review – glass onion

For most good mystery movies, I will usually watch the movie twice. The first time for the mystery and the second time for the movie. There have been good mysteries in a not so good movie. For example, the movie “Flightplan” (2005) starring Jodie Foster. It was about her daughter disappearing mid-flight. I remember a few friends saying they didn’t want to see the movie, but they asked me what happened to the daughter. There are also good movies with a bad mystery in the movie. For example, the movie “Knives Out”. I thought the movie that preceded this movie was good, but the mystery wasn’t so good. 

For this movie I ended up watching it 3 times. The first time was in an almost full movie theater during its exclusive 1-week theatrical run around Thanksgiving. The second time was when it aired on Netflix, just to see if something had changed from its theatrical run. I decided to watch it a third time recently after all the hype for the movie. Some people are predicting this movie will get nominations and maybe even win awards. In fact, as I am typing this the movie just won “Best Comedy” and “Best Acting Ensemble” at the Critics’ Choice Awards. I thought since the first 2 times I watched it were during holidays, I might not have been in the right mood to watch it, although my opinion of the movie didn’t change with the 3rd viewing. 

Every year, billionaire Miles Bron (Edward Norton) has a weekend getaway for his group of close friends. This time, the friends Birdie Jay (Kate Hudson), Duke Cody (Dave Bautista), Claire Debella (Kathryn Hahn), and Lionel Toussaint (Leslie Odom Jr) – along with Birdies assistant Peg (Jessica Henwick) and Dukes girlfriend Whiskey (Madelyn Cline) – travel to the island Miles owns named “Glass Onion”. However, the weekend getaway doesn’t go as planned due to the additional guests: Andi Brand (Janelle Monae) – a former friend who is now estranged after a fight which led to a lawsuit, and Benoit Blanc (Daniel Craig) – the “world’s greatest detective” (as people say a few times in the movie). 

First, I will review the murder mystery which starts off pretty cliché. One of the basic settings for a murder mystery is a location that no one can enter or leave such as a secluded house (usually with a storm outside so all the roads are blocked or flooded), or a train (such as “Murder on the Orient Express”), or a boat (such as “Death on the Nile”). For this movie, it’s a private island with only invited guests. I’m no longer wondering why Kenneth Branagh’s next Hercule Poirot movie coming out later in 2023 isn’t “Evil Under the Sun”. The plot for that movie is also a group of people on an island where someone gets killed, so he probably decided against it due to its similarities to this movie. 

Although the setting is cliché, I thought the murder mystery was good. The plot was setting up suspects and motives. Then the plot completely changes when the movie breaks what I consider the biggest rule for murder mysteries. I won’t spoil what the rule is because telling you the rule is also telling you the big plot twist in the movie. So, the only thing I will say is don’t bother trying to figure out who the killer is – or even who the victim is – until after the plot twist.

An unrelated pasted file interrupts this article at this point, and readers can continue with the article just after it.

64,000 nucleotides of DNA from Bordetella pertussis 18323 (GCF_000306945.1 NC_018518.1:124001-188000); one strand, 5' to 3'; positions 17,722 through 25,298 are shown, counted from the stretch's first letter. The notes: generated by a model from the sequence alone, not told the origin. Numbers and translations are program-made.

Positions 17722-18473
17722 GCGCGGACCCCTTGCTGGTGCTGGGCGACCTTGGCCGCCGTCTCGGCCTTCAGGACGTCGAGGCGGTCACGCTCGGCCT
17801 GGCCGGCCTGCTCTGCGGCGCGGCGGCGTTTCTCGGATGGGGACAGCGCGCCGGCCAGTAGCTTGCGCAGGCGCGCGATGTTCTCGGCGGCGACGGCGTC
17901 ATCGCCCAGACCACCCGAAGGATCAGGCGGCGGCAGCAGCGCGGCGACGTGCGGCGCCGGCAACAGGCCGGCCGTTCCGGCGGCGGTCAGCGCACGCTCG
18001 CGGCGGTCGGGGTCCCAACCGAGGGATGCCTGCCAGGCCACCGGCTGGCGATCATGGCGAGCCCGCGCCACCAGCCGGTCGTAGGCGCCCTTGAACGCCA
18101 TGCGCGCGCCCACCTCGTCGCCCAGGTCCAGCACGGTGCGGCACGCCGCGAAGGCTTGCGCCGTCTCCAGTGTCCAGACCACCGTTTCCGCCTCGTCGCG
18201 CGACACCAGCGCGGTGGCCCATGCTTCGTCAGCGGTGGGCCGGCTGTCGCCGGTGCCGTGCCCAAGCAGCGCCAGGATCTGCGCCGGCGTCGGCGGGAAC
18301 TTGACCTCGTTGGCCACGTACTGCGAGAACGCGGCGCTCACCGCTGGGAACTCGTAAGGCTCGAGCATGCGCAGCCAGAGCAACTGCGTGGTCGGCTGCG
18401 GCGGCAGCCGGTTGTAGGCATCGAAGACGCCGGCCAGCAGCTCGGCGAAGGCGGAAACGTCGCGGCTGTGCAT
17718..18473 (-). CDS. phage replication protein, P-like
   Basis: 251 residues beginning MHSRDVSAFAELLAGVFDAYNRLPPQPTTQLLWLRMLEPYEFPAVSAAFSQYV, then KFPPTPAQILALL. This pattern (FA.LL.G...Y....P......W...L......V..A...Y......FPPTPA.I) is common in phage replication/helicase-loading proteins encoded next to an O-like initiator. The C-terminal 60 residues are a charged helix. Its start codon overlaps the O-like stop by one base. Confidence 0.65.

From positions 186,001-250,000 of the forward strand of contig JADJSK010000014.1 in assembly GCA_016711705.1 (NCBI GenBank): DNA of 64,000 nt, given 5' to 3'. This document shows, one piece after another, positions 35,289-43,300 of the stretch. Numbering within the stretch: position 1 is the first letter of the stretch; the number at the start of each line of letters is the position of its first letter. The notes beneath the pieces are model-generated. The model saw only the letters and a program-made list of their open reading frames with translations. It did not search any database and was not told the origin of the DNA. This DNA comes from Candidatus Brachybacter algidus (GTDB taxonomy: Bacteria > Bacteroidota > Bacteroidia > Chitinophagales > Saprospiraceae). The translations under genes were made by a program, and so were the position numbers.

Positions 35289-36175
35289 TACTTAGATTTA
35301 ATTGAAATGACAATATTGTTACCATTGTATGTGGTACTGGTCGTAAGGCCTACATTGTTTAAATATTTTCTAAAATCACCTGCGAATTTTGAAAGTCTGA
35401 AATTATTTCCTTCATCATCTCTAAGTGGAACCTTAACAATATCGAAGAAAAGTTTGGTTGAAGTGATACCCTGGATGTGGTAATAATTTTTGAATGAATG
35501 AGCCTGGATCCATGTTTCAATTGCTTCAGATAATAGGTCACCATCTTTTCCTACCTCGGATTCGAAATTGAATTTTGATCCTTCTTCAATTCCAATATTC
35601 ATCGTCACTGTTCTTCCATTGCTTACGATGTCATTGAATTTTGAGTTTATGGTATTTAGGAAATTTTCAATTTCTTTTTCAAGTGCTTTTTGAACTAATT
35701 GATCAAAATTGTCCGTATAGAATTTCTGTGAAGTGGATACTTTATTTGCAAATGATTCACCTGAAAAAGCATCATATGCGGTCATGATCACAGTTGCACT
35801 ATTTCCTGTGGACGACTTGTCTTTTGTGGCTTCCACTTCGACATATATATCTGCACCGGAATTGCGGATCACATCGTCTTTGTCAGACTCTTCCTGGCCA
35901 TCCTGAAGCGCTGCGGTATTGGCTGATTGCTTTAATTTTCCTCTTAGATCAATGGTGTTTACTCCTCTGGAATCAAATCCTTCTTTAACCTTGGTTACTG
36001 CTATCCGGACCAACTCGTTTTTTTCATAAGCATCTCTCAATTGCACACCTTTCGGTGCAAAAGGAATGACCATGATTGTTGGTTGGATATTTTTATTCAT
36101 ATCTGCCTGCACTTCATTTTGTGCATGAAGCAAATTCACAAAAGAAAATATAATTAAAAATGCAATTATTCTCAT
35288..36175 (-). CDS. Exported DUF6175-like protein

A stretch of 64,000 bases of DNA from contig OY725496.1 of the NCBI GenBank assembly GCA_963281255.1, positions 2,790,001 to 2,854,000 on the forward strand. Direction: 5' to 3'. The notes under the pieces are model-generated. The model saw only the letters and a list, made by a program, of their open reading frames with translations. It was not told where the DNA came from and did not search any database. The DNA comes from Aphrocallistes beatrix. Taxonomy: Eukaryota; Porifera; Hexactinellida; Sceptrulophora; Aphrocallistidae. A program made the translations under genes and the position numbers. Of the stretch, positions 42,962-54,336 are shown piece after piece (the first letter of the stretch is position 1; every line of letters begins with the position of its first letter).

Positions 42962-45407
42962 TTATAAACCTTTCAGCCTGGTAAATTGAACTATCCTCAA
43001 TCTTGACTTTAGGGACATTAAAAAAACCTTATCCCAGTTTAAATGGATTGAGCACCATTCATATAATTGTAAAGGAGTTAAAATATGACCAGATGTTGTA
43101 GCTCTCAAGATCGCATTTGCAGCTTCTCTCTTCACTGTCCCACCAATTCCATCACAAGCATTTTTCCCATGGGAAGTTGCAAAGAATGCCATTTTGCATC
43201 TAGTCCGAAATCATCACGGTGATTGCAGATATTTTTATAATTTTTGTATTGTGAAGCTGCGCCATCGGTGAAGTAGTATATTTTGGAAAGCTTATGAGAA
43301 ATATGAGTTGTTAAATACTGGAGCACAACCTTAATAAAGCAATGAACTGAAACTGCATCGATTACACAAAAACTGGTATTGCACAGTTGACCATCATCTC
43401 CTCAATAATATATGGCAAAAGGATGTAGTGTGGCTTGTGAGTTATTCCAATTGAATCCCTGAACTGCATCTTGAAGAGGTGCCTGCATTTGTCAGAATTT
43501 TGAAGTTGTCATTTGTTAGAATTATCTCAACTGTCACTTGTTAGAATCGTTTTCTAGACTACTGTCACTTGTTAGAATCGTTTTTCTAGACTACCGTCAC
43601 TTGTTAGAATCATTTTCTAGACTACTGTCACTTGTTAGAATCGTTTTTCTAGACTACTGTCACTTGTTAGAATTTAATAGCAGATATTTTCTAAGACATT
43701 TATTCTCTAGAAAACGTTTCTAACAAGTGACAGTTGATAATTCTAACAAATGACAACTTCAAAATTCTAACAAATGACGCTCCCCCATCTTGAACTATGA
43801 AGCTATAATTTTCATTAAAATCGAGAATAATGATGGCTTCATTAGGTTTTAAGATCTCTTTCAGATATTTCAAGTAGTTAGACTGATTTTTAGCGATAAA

Now for the review of the movie. There are things I really like about the movie. I liked the similarities the characters have to real people. Miles Bron seems like a cross between Richard Branson (who, I believe, actually owns his own island) and Elon Musk, Birdie Jay and Duke Cody remind me of a few somewhat famous social media influencers/entrepreneurs, I think Duke’s girlfriend Whiskey would probably have a very popular “Only Fans” page if she was real, and Claire Debella reminds me of a few real politicians. 

Also, I really liked the storyline (other than the murder mystery). The “Mona Lisa” painting is part of the story and some of the motives that the characters have are somewhat similar to current events. 

However, other things that I like about the movie at the beginning I end up not liking at the end. For example, the cameos. There are quite a few celebrity cameos in this movie. My favorite is Ethan Hawke who plays what is described as an “Efficient Man”. He’s only in the movie to spray something in the mouth of all the visitors to the island so they won’t need to wear face masks for the rest of the movie and so “we can hug again” (as one person explains). Towards the end of the movie, I was practically groaning “another cameo”. Even the person doing one of the last celebrity cameos looked bored. 

I thought the overacting that some of the cast does at the start of the movie was part of the movie’s storyline. By the end of the movie, I realized it was just unneeded overacting. I thought the same thing about the plot holes in the movie. I thought they might be explained when the murderer is revealed, but they aren’t. For example: They never explain why the estranged friend Andi Brand was invited to the island. According to one conversation she has with Whiskey, she didn’t come to previous weekend getaways. 

Overall, the movie completely fails as a murder mystery but as a movie I think it’s OK. It’s definitely not worth watching 3 times, If I didn’t have Netflix, I probably would have only watched the movie once. In my opinion, it also doesn’t deserve any awards. 

I give the murder mystery a 2 out of 10. 

I give the movie a 5 out of 10.